Thursday, January 26, 2017

Fruits and Veggies For Your Pet Pig

First and foremost, your pigs pig chow should be the mainstay of their diet. It has all the protein and nutrients that our pigs need. Everything else is a bonus and moderation is key as with most foods. 

Though our pigs can eat most of the same foods that we do it doesn't mean that they should. Just like us some pigs also prefer to eat their veggies cooked rather than raw.  

In addition to their diet of pig chow, most pigs will enjoy a daily salad of fresh vegetables. Dark leafy greens are best as they provide ample amounts of vitamins. They also make delicious snacks.

Fruits are an especially delicious treat for pigs, but one that should be given only occasionally. Because of the sugar content found in fruit, pigs should only be fed one or two small portions of fruit a day as a treat. Small pieces of fruit can also be used as a reward if you're attempting to train your pig; they'll love the sweet prize. Pigs can eat a wide range of fruits, so long as it's in moderation. Give your pig opportunities to try a variety of fruits - from bananas and apples to strawberries and pineapple - to see which they like best.

There is nothing cuter than watching your pig’s face as they try something new. If they don't like it or want it they will spit it out.

As for fruits, most seem to like apples, melons, grapes and berries. We have found here over the years that most don’t care for oranges or grapefruit. There have only been 2 pigs that would eat them and it was always fun watching them peel the orange. We watched as Oshay would go around the orange trees searching for good oranges knowing to avoid the rotten ones. 

When feeding fruits with seeds or pits; we do not worry about the seeds as the pigs either eat them or spit them out. If it is a food with a pit we do cut it out. And depending where you live you might end up with new plants growing in your yard.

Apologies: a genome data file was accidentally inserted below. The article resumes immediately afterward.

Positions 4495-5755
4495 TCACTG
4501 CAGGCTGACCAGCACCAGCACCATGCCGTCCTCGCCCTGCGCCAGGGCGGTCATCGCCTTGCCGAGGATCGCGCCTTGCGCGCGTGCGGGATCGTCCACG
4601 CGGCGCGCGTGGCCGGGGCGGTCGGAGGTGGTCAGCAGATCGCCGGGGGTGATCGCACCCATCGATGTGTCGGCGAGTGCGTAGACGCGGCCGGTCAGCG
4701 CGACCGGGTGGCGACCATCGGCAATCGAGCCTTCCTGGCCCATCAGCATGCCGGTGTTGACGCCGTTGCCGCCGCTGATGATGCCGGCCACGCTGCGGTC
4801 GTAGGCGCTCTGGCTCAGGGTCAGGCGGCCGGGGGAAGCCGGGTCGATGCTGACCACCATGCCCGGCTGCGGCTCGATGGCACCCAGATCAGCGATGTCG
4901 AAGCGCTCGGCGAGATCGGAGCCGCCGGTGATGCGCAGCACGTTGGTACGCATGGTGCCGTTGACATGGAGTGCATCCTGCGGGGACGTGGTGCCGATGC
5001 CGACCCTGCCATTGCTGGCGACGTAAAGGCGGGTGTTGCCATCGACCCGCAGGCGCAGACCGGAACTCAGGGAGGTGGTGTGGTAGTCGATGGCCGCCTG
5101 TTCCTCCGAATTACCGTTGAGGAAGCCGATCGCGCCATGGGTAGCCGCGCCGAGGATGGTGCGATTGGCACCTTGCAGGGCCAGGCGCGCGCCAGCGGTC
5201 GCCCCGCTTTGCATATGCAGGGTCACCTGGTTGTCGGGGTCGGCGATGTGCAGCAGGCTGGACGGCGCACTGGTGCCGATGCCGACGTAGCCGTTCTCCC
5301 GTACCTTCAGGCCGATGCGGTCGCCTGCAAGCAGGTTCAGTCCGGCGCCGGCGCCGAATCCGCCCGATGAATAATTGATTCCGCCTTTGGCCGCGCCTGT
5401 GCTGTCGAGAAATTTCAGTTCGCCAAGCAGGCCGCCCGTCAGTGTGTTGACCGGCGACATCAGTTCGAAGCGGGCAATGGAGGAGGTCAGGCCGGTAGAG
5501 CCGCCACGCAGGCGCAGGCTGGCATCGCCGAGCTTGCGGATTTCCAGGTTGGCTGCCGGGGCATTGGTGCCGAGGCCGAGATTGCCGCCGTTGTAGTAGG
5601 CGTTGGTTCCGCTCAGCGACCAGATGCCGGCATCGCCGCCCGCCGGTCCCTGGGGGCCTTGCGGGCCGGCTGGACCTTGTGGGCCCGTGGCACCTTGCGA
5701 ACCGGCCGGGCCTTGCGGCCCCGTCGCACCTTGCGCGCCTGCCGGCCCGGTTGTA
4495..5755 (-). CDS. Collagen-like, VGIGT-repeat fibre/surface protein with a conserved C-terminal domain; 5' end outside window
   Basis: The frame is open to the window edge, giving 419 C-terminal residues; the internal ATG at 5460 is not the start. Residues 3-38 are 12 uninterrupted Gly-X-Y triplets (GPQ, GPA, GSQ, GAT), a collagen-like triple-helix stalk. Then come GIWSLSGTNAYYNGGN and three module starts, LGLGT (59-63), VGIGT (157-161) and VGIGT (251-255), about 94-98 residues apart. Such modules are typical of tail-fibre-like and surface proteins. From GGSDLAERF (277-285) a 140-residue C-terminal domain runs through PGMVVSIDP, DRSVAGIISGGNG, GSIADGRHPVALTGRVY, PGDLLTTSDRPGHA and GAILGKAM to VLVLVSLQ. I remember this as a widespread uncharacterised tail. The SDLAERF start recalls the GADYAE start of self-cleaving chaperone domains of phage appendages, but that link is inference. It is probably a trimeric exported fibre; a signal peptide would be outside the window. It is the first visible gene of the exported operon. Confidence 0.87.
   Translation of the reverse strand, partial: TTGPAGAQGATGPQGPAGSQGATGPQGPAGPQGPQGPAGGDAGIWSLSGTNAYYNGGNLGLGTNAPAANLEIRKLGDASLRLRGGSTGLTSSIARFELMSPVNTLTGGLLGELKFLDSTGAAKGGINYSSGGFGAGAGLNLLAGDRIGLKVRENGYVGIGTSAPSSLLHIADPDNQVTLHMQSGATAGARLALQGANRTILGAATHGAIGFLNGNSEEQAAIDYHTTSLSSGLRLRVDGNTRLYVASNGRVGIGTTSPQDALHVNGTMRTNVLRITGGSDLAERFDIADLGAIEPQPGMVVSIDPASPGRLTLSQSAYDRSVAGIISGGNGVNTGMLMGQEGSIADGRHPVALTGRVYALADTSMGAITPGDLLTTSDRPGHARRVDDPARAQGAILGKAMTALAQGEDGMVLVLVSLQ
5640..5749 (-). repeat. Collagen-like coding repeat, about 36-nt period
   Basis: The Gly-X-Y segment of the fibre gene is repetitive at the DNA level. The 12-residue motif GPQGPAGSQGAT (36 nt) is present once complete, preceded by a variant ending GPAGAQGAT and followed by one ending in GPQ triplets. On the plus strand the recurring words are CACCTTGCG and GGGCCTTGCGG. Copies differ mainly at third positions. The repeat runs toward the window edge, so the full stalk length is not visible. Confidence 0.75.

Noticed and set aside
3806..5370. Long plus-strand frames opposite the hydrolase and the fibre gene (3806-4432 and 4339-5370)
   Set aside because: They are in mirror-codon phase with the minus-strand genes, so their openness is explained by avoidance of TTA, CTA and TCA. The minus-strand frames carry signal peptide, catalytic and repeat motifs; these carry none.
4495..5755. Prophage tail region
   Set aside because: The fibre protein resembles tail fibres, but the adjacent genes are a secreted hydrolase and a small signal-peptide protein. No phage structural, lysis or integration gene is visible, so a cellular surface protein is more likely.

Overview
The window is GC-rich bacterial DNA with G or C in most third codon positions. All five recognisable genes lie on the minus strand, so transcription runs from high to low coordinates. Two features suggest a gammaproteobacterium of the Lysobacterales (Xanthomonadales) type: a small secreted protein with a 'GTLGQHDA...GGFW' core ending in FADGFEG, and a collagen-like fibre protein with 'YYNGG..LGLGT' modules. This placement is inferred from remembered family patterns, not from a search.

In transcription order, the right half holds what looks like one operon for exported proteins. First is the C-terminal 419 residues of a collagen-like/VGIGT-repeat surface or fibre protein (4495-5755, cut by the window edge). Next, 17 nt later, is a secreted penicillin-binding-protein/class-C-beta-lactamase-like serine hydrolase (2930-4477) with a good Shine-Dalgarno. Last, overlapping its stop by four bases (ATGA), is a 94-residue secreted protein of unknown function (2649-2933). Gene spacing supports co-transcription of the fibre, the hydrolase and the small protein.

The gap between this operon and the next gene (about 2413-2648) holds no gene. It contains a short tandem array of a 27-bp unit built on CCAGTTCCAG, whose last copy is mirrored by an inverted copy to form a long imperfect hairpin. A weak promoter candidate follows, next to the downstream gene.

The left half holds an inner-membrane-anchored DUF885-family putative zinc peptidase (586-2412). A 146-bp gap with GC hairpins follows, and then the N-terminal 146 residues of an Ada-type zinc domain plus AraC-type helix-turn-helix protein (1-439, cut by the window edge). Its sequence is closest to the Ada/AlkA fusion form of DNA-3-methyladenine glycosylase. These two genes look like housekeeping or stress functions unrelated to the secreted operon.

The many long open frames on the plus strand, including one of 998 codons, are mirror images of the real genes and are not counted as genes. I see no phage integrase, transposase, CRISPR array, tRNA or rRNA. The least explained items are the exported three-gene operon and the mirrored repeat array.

Foods with rinds like melons can be fed, but beware as they can choke on them as well as banana peels. Know your pig and what he can handle. We do feed melon rinds here, but try to leave some meat on them and slices are of a size that we know they can handle. 

We have found that our pigs are pickier with veggies than fruits. And like us will eat those certain vegetables if they have been cooked first. We have one picky eater here and he will not eat any kind of lettuce, squash or zucchini, he prefers soft fruits. Our senior pigs also do not like pumpkins.
Again, moderation is key with most foods. Remember that most fruits and some vegetables contain natural sugars that turn into fat if not burned off.

Thursday, January 5, 2017

Winter and Your Pig

Depending on where you live temperatures are already well below freezing and the pigs have come down with a severe case of the winter “grouchies”. House pigs are appalled that they are forced to go outside to potty.

The girls will attempt the fake squat and run back to the house, but a seasoned pee watcher can easily recognize her theatrics and block her path to the house and force her to return to her favorite spot until there is observable production. The boys on the other hand will look you right in the eye while peeing as you pet them in the house.

It is not necessary to put coats on our pigs or keep them completely indoors during the cold months no matter what part of the country you live in. They will do quite well as long as they are put outside for a short period of time.

House pigs really hate going out in the cold. They complain and moan and groan all the way to the door, but it is important that they go out so that the systems stay working well. Most pigs learn to potty in a hurry and get back inside to their blankets.

It may be necessary for you to shovel snow from the walk to the potty area and the areas itself as most pigs do not do snow.  Make sure that footing is as good as you can get it to prevent falls and injury. If necessary you can place throw rugs over slick surfaces.

This is the time also to watch for constipation problems since house pigs are prone to holding it rather than staying out long enough to get the job done. You can increase fiber in the cold months or on older pigs we have given stool softeners if needed to keep things moving. 

Older house pigs and grown pigs would rather not go out in cold weather but it is important that they move around some and going out to the bathroom will not hurt them.

It is well to remember also that your pig’s temperament may not be the same during the cold months. They tend to be more cranky and irritable during the winter months.